South Ossetia Votes In Parliamentary Elections
[UPDATE]: Current President of South Ossetia Eduard Kokoity has won the election as was expected.
Final results issued by the election commission of the South Ossetian separatist government after Sunday's elections said Yedinstvo (Unity) was the clear winner after polling 46.36 per cent.
The People's Party, also largely uncritical of Kokoity, won 22.53 per cent while the Communists scored 22.25 per cent.
"We will work closely together to follow the path of independence that the republic has chosen," Mr Kokoity said as the results were announced.
Georgia’s breakaway republic of South Ossetia is holding its first Parliamentary elections on Sunday. At the end of the military conflict with Georgia in August of 2008, two states – Russia and Nicaragua – have officially recognized South Ossetia as an independent state. Another de facto independent republic of Abkhazia has recognized South Ossetia’s independence in 2006. The Russian influence is still heavy in South Ossetia with the Russian-backed current leader of South Ossetia Eduard Kokoity expected to win Sunday’s elections, although there are four parties competing for 34 seats in South Ossetian Parliament. Kokoity’s opposition has been openly accusing South Ossetia’s President of pocketing the aid money allocated by Russia to South Ossetia's government for rebuilding the country's infrastructure after the August 2008 conflict with Georgia. South Ossetia's opposition also claims that Kokoity wants a landslide victory to make sure that the Parliament will not stand in the way of him amending the Constitution to enable him to run for a third term.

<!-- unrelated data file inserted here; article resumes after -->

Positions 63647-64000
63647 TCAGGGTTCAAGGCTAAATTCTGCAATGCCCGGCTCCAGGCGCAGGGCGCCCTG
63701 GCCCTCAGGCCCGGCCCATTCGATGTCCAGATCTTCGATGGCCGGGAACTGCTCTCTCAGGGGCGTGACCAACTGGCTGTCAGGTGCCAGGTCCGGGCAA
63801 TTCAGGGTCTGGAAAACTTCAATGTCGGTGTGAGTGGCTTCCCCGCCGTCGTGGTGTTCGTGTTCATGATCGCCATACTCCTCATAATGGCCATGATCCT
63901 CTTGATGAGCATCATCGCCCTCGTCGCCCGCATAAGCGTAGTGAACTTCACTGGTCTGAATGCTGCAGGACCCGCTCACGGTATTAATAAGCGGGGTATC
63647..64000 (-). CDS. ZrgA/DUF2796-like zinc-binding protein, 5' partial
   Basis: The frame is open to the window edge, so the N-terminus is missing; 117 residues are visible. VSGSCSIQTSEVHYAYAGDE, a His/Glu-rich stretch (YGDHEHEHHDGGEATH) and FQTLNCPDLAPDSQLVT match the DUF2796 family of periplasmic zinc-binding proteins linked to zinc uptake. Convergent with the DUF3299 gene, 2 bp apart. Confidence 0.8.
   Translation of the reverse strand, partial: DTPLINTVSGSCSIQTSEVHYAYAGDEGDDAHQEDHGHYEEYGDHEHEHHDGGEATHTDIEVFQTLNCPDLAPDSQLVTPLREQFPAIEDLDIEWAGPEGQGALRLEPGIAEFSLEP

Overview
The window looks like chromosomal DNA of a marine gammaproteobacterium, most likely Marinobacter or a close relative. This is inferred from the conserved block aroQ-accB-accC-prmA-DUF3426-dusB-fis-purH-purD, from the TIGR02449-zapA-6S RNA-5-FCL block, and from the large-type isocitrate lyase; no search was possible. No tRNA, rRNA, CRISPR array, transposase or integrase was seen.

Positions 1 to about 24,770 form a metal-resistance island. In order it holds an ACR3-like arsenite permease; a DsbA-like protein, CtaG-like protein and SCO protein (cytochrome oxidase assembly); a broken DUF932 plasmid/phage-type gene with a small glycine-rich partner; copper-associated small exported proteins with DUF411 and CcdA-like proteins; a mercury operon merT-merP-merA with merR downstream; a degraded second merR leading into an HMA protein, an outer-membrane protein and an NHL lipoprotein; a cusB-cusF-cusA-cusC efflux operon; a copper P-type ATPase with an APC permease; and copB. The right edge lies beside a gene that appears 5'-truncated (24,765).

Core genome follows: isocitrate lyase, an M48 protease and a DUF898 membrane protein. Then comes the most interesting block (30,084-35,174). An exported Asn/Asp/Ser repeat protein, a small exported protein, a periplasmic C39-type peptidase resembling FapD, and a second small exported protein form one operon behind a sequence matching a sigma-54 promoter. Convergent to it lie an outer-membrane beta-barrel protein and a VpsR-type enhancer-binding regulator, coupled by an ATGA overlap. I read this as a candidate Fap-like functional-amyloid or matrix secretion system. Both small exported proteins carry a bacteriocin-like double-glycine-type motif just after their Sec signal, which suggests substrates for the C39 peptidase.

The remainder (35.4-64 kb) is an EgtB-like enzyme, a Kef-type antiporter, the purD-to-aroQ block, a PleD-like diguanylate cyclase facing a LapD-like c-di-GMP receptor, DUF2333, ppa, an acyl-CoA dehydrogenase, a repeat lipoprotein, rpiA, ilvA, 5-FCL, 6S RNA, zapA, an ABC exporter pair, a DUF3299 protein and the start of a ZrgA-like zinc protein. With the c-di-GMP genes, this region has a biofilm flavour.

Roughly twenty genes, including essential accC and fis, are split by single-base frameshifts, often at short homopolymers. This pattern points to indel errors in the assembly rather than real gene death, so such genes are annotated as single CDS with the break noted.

According to the year 2000 estimates, 70,000 people were residing in South Ossetia. Out of that number, 50,000 were eligible to vote in Sunday’s election, but many polling stations were set up in Russia for expatriates and refugees to vote at.
Obviously, Georgia considers the election illegal. Meanwhile, Georgia’s President Mikhail Saakashvili is facing unceasing protests from opposition leaders, who are demanding his resignation for the kind of political leadership that he has shown so far.
Critics of South Ossetian leader Eduard Kokoity claim he stifles dissent and scares challengers away with threats of violence. They say money for restoring infrastructure destroyed in the conflict has disappeared and are calling for a boycott of Sunday's election.
Much of South Ossetia remains battle-scarred after last summer's conflict and some residents say the pace of rebuilding has been slow, our correspondent says.
A coalition of opposition parties has accused Mr Kokoity of embezzling Russian aid money - a claim he denies.
The opposition also claims 44-year-old Mr. Kokoity is seeking a landslide victory for his party to minimize resistance to constitutional changes that would strengthen his grip on power.
About 50,000 South Ossetians were eligible to vote in the elections and polling stations have been set up in Russia for expatriates and refugees who fled the region during the war.
The president pledged they would be carried out strictly in accordance with law, calling the polls a "maturity test for the small independent state".
Georgia regards the elections as illegal; it sees the territory as still part of Georgian sovereign territory.